Skip to main content

Ship emissions blamed for worsening pollution in Hong Kong

By Grigory Kravtsov, for CNN
updated 4:14 AM EST, Fri December 20, 2013
A tourist walks past a billboard featuring a backdrop of the city skyline with a clear sky on October 25 in Hong Kong.
A tourist walks past a billboard featuring a backdrop of the city skyline with a clear sky on October 25 in Hong Kong.
STORY HIGHLIGHTS
  • Localized pollution from ships becoming a major contributor towards the city's smoggy skyline
  • Government is set to introduce legislation on shipping emissions from 2014
  • Hong Kong has the most fatalities from sulfur emissions in the Pearl River Delta Region, according to a recent study

(CNN) -- Smog is a common sight in Hong Kong, with the amount of polluted days increasing by 28 percent to 303 so far this year.

Hong Kongers would be quick to point the finger at Chinese factories across the border. Yet, research is increasingly indicating that the problem is much more localized, coming from emissions produced by shipping.

"What we know in Hong Kong is that up to 50% of pollution [locally produced] sources come from marine vessels," said Gina McCarthy, administrator at the U.S. Environmental Protection Agency.

Smog levels within the city of over 7 million reached hazardous levels earlier this week, with particles in one urban area, Sham Shui Po hitting a PM2.5, hitting 91.7 micrograms per cubic meter of air. Anything above 71 is classified as "very dangerous" according to the World Health Organization guidelines.

Maritime pollution in Hong Kong is blamed for the most sulfur dioxide-related deaths within the region. According to a recent report jointly compiled by the Civic Exchange and The University of Science and Technology, Hong Kong saw 385 deaths caused by the hazardous chemical, for which shipping is to blame.

Cutting through China's haze

The city lacks regulations in tackling maritime pollution, as there is no legislation or requirements for shipping companies to switch to cleaner fuel when entering Hong Kong waters.

Wong Chit-ming, associate professor at the University of Hong Kong's School of Public Health noted the Asian hub would continue to see a growth in the amount of pollution from container ships under current lack of regulations. He linked this to an ever-increasing flow of marine traffic coming through the city.

However, the government is slowly starting to become more aware of the situation, said Simon Ng Ka-wing, head of transport and sustainability research at Civic Exchange, a Hong Kong thinktank that advises the government on policy.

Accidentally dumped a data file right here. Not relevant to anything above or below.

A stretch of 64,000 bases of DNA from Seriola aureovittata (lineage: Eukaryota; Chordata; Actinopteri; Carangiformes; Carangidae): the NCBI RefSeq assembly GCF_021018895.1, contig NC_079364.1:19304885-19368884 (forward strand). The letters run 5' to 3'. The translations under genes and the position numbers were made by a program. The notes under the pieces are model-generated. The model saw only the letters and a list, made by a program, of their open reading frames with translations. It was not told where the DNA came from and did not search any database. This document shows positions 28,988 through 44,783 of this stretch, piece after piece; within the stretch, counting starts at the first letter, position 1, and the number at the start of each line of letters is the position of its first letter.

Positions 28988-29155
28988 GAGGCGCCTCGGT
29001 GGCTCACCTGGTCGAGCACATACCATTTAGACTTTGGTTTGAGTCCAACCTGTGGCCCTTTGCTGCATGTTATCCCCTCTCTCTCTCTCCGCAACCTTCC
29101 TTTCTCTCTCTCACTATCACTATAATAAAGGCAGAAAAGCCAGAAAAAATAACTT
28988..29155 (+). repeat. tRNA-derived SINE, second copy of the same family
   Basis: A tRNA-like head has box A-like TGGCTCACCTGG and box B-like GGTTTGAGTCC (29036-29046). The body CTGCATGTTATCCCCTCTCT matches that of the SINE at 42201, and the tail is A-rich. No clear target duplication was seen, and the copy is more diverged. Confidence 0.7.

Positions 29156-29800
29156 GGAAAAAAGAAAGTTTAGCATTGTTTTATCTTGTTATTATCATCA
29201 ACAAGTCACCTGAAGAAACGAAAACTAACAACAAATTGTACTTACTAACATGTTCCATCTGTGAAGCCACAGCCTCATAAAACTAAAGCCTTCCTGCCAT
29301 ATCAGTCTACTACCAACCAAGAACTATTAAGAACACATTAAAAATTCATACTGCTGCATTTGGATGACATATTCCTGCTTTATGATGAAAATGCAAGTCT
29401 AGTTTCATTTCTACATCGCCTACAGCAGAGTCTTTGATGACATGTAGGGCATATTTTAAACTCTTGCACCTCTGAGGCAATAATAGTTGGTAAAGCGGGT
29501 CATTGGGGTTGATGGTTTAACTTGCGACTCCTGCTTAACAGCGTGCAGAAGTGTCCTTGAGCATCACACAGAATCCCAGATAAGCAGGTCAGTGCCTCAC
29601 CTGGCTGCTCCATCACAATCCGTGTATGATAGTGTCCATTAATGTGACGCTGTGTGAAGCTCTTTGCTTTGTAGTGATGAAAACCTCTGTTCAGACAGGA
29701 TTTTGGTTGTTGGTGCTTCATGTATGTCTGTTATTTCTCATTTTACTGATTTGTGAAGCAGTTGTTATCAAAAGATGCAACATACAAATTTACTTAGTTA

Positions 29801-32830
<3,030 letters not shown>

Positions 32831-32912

"In the past we pointed fingers to Guangdong [the province neighboring Hong Kong] saying it is the only reason we suffer from air pollution without knowing that there is locally produced pollution. But now we are getting a clear picture that we can clean up quicker locally."

The city is lagging behind many other hubs in the world such as those within Europe and North America, which have regulations requiring vessels to switch to cleaner emitting fuel, an initiative known as the Emission Control Area (ECA).

Marine vessels in Hong Kong can burn cheaper and more hazardous 3.5% sulfur oil, while in various ECA zones, vessels cannot exceed 0.5 percent. New regulations by the International Maritime Organization, a United Nations agency that is responsible for the safety of maritime vessels and works to prevent pollution from ships, is looking into forcing vessels to burn no more than 0.5 percent of sulfur by 2020. This applies to bigger container and cruise ships, whilst smaller local craft are dealt with under other regulation.

Arthur Bowring, managing director of the Hong Kong Shipowners Association said that the shipping industry has been extremely proactive in switching to cleaner fuels.

"In 2010, after discussion and debate, 16 carriers and cruise lines came together in the world's only truly voluntary commitment to change to a cleaner fuel when at berth or at anchor in Hong Kong," he said.

That agreement, called the Fair Winds Charter cuts port charges by as much as 50% for those sea vessels that switch to cleaner emitting fuels.

"The Fair Winds Charter was put in place for two years, 2011 and 2012, to show government that the industry could switch fuel and that incentive followed by regulation would be possible," Bowring said.

It was extended until the end of 2013, but has an unclear future. A decision on whether to expand it into 2014 is expected later this month.

The government is also due to pass legislation next year that will force all marine traffic to comply with more environmentally friendly fuels and introduce an emissions control zone in the territory's waters.

Without urgent regulations, Hong Kong citizens are expected to suffer both short-term and longer-term health effects, such as numerous cancers, putting a burden on the local health system.